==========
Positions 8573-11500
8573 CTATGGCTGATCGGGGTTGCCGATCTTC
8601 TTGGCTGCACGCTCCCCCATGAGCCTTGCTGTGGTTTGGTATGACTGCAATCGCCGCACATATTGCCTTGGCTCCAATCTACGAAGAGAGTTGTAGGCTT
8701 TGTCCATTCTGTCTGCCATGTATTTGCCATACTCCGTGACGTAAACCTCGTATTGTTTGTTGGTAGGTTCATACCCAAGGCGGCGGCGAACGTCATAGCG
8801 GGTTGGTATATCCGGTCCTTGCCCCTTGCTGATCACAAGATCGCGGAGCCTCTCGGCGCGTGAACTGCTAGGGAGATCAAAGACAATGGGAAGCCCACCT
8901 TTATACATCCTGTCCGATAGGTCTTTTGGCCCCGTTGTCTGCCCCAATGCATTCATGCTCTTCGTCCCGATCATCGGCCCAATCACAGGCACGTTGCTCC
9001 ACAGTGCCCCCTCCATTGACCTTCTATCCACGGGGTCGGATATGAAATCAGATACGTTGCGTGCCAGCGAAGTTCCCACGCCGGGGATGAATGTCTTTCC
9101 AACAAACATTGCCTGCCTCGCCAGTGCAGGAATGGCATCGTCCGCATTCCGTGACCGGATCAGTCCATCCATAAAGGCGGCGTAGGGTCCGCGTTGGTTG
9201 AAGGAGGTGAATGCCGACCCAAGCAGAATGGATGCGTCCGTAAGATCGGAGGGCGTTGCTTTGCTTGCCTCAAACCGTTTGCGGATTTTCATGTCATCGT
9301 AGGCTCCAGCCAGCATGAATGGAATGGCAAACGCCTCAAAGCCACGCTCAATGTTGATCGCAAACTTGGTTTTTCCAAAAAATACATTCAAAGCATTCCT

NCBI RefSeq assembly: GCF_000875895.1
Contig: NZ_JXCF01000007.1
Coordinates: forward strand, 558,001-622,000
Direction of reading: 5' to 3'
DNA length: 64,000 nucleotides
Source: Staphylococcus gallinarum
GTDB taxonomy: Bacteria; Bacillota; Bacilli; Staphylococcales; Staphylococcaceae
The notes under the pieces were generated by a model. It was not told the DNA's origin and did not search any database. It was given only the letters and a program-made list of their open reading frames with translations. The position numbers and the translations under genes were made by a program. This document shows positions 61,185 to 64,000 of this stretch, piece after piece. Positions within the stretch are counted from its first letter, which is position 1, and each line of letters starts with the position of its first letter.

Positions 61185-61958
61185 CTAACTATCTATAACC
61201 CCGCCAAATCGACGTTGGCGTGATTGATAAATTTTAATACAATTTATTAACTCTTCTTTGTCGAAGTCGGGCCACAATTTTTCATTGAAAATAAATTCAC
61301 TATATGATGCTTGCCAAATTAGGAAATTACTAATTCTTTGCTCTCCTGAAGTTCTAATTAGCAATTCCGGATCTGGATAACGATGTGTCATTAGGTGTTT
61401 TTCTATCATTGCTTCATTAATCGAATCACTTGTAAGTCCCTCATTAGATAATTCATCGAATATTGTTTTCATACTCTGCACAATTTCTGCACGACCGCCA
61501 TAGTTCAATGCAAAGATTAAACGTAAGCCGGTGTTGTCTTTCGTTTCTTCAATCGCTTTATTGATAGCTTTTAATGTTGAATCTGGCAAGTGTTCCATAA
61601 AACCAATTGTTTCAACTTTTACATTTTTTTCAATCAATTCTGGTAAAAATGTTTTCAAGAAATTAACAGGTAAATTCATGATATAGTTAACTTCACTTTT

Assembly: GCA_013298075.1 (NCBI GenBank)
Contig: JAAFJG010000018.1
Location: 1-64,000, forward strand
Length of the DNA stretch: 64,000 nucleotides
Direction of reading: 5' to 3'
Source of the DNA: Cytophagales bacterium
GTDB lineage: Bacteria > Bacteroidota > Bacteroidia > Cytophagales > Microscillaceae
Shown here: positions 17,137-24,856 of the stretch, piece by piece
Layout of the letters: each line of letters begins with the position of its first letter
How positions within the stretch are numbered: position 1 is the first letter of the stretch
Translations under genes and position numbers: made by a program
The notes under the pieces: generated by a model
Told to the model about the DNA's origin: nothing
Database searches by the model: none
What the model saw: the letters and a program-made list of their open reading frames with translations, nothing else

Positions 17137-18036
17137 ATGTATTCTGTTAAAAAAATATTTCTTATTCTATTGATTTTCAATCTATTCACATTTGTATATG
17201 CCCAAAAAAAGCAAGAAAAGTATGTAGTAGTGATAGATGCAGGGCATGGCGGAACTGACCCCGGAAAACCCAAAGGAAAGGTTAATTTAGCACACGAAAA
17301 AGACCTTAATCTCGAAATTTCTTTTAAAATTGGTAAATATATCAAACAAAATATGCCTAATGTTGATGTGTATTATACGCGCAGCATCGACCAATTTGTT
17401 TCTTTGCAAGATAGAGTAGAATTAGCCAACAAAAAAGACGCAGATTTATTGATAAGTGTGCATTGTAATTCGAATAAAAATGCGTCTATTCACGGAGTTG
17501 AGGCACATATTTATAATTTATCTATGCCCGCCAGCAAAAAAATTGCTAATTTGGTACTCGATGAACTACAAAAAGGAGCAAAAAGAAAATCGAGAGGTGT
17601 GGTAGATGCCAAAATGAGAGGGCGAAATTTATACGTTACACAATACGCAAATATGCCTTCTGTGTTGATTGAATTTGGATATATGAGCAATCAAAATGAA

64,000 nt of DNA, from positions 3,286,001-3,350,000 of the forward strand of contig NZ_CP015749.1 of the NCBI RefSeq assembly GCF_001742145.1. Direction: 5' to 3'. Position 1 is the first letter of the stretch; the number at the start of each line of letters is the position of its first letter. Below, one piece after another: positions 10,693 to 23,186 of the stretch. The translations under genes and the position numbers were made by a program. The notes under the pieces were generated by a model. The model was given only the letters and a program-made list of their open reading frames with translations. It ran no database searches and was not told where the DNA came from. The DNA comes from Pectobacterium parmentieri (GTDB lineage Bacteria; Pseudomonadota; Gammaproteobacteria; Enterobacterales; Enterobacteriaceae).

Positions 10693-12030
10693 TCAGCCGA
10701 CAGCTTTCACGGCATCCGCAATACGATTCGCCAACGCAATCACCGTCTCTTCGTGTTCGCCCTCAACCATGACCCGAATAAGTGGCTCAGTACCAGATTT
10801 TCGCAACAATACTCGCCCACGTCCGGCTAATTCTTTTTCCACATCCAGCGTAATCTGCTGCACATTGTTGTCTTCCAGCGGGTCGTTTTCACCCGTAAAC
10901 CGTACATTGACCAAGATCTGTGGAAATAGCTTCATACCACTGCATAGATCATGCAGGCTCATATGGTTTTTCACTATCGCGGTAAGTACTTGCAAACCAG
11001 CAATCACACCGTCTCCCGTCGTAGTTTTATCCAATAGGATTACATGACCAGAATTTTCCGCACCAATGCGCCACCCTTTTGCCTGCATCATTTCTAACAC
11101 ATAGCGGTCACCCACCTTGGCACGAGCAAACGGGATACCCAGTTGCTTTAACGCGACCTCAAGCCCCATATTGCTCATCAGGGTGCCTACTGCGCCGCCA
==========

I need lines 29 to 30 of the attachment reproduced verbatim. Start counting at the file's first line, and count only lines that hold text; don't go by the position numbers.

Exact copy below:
Length of the DNA stretch: 64,000 nucleotides
Direction of reading: 5' to 3'